I know it's a bit late to ask this, but how fast was the stage flipped right after MECO? The boostback burn started pretty quickly.

I noticed that when I watched it. They were so close the exhaust from the two stages was hitting against each other.

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6 hours ago, CatastrophicFailure said:

Video of full-length test fire from the launch/landing back in May:

very unhappy bird @1:35. 

That's amazing.

When is the relaunch scheduled for?

EDIT: by the end of the year apparently.

Edited by Veeltch
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4 hours ago, Veeltch said:

That's amazing.

When is the relaunch scheduled for?

EDIT: by the end of the year apparently.

 

4 hours ago, WuphonsReach said:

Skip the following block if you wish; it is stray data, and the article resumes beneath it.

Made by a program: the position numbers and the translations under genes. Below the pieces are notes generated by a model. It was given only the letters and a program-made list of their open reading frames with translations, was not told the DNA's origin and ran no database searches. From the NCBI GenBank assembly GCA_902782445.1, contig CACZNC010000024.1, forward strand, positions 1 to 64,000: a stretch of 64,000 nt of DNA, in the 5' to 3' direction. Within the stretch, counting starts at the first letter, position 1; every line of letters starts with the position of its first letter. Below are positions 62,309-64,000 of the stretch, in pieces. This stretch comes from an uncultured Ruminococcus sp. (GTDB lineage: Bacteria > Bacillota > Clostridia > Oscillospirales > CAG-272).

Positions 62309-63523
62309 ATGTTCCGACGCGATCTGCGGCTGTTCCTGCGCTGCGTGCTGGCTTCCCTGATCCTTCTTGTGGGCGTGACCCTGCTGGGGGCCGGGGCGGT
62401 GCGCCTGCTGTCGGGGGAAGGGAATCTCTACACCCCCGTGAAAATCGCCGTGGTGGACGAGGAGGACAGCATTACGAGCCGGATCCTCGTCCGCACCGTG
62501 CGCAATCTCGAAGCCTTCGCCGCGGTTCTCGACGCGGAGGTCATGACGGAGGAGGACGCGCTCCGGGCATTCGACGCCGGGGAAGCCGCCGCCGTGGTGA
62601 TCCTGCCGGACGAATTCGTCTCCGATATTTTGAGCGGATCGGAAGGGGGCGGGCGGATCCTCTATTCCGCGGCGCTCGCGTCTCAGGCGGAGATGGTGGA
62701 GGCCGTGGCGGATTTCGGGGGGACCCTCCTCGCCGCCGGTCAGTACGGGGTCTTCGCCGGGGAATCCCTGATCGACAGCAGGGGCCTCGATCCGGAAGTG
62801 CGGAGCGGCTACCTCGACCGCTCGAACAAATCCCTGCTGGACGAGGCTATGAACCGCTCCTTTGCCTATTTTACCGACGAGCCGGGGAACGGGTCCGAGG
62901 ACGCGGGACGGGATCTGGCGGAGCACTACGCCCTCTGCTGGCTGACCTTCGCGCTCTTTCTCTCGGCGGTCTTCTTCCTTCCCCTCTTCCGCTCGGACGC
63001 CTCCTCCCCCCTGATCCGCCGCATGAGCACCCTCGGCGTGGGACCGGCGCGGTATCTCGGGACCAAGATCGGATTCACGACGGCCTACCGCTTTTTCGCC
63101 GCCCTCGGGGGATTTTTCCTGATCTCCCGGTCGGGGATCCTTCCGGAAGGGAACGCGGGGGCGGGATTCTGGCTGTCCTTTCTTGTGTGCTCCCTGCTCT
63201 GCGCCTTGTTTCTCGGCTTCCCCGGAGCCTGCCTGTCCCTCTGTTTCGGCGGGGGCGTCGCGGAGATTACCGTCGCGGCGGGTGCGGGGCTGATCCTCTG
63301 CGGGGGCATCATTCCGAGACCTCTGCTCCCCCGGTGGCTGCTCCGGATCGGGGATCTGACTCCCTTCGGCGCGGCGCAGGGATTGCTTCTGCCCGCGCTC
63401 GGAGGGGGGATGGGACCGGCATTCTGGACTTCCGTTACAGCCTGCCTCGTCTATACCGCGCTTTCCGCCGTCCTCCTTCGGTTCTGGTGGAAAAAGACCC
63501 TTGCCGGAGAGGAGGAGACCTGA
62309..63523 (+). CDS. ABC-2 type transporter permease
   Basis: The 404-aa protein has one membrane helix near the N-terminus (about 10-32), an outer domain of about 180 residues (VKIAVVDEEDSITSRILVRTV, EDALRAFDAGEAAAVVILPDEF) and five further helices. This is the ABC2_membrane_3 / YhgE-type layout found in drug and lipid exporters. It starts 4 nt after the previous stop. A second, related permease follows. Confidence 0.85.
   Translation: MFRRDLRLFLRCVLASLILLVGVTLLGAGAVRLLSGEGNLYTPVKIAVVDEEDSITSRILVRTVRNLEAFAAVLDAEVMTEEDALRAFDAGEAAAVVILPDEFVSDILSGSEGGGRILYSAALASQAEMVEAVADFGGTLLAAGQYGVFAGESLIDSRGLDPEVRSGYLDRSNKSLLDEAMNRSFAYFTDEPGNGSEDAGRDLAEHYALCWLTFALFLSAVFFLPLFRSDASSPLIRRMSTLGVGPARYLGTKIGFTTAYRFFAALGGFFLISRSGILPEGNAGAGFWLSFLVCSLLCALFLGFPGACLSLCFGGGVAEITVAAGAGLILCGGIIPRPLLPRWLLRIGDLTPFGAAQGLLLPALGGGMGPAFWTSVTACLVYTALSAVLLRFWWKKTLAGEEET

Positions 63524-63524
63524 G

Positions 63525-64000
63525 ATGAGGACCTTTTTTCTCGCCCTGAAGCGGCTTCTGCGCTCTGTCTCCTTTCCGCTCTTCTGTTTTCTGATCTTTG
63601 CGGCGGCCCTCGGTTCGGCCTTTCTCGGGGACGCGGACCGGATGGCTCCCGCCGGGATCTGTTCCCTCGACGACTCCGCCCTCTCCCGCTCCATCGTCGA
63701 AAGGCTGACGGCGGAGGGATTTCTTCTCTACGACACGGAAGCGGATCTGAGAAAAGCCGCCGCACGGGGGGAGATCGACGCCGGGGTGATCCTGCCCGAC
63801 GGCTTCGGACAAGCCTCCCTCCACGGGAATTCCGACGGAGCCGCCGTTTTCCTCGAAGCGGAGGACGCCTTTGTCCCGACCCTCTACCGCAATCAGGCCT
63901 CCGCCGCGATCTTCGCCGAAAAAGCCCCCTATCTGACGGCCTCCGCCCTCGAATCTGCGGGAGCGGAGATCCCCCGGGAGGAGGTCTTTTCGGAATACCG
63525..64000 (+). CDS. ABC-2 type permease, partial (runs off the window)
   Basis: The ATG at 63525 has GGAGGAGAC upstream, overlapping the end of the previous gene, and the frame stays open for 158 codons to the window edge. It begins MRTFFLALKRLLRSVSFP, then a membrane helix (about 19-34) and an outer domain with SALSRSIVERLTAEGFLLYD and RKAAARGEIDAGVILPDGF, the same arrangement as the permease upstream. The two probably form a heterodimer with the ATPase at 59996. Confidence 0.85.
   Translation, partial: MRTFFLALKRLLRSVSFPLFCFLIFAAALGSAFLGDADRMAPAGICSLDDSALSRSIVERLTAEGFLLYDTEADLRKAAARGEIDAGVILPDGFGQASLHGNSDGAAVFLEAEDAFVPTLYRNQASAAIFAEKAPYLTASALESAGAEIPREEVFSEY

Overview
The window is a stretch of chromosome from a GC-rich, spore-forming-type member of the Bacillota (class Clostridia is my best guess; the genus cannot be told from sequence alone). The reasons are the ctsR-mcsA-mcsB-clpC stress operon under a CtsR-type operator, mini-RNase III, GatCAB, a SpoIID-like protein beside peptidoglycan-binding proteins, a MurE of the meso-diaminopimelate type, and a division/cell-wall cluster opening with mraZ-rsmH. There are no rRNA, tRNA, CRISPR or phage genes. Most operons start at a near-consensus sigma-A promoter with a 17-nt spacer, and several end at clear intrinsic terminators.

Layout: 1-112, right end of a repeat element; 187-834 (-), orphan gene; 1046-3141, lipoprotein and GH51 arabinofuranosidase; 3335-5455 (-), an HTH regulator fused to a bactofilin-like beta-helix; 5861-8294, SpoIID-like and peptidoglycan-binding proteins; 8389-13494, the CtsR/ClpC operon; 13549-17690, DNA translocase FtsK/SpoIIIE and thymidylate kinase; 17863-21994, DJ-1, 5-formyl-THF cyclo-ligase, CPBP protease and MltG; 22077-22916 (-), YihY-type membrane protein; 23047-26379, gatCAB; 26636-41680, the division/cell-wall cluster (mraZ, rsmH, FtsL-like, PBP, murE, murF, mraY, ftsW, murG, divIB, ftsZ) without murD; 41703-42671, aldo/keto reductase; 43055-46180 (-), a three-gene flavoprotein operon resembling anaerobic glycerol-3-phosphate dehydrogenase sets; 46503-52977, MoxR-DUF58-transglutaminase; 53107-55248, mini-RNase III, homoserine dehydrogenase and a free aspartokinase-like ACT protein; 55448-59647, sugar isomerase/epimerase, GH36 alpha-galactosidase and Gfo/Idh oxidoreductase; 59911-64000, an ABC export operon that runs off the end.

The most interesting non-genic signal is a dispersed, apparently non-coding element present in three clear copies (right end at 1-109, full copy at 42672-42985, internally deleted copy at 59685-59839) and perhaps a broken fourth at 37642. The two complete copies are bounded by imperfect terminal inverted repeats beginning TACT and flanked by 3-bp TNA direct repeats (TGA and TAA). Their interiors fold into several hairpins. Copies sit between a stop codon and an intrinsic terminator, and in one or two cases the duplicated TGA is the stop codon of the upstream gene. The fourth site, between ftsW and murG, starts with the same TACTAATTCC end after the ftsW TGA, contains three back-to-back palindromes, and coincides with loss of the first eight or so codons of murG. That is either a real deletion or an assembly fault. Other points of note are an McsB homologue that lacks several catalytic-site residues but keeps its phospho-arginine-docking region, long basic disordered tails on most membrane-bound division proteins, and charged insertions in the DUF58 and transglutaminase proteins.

That was the first stage that landed really hard, which Elon called their "life-leader"?

Just checked, yeah, it's the "Life Leader" from the first GTO recovery. Looks to be working just fine to me!:cool:

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12 minutes ago, sojourner said:

The next two SpaceX launches are Aug 14 and 22nd.  Couldn't have been much of a delay if they are that soon.

Source on that? I'm only seeing the one one the 14th, although there is an Antares launch planned for the 22nd. 

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Pretty sure Amos-6 was delayed into September, yes. Only one launch in August.

As for that stage they test fired? They did additional rounds in the following days. Three full-mission duration firings in three days, last I checked.

Edited by Streetwind
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According to SpaceflightNow, JCSAT 16 goes up on the 14th August, with Amos-6 delayed into September (launch window to be determined), as Streetwind said. I normally find SpaceflightNow to be a reliable source.